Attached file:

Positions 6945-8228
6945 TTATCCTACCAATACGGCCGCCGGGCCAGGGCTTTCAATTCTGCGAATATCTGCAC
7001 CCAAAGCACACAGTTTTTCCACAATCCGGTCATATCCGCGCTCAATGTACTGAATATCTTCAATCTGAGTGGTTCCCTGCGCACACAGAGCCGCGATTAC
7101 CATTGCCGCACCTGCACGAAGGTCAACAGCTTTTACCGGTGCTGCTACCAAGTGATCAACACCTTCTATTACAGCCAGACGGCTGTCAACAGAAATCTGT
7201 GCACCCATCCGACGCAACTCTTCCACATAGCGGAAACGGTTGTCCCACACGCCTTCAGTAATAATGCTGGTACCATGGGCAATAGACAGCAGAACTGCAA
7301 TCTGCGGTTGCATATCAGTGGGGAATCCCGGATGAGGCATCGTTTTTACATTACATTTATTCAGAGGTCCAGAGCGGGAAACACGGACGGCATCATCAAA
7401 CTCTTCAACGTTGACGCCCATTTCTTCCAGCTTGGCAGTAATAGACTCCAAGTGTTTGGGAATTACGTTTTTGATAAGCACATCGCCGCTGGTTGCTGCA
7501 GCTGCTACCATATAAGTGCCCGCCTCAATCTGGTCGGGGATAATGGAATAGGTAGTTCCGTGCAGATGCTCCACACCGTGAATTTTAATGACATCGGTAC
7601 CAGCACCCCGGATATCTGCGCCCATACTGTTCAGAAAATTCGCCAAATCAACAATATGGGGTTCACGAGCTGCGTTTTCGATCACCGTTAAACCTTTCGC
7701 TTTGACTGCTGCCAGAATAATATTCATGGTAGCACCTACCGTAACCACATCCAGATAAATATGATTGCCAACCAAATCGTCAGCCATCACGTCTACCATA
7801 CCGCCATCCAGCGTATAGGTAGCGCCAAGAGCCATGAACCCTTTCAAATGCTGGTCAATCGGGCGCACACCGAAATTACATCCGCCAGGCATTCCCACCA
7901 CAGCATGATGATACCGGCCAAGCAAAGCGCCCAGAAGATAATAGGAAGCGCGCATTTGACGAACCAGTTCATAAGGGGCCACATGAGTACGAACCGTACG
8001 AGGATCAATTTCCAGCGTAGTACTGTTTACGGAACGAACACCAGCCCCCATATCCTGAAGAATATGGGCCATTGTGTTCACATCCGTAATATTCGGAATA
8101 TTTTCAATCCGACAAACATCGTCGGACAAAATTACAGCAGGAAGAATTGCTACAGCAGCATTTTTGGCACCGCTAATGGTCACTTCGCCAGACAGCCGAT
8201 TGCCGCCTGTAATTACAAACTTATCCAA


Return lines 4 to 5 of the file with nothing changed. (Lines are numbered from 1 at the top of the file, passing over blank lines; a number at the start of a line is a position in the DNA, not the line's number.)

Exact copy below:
7101 CATTGCCGCACCTGCACGAAGGTCAACAGCTTTTACCGGTGCTGCTACCAAGTGATCAACACCTTCTATTACAGCCAGACGGCTGTCAACAGAAATCTGT
7201 GCACCCATCCGACGCAACTCTTCCACATAGCGGAAACGGTTGTCCCACACGCCTTCAGTAATAATGCTGGTACCATGGGCAATAGACAGCAGAACTGCAA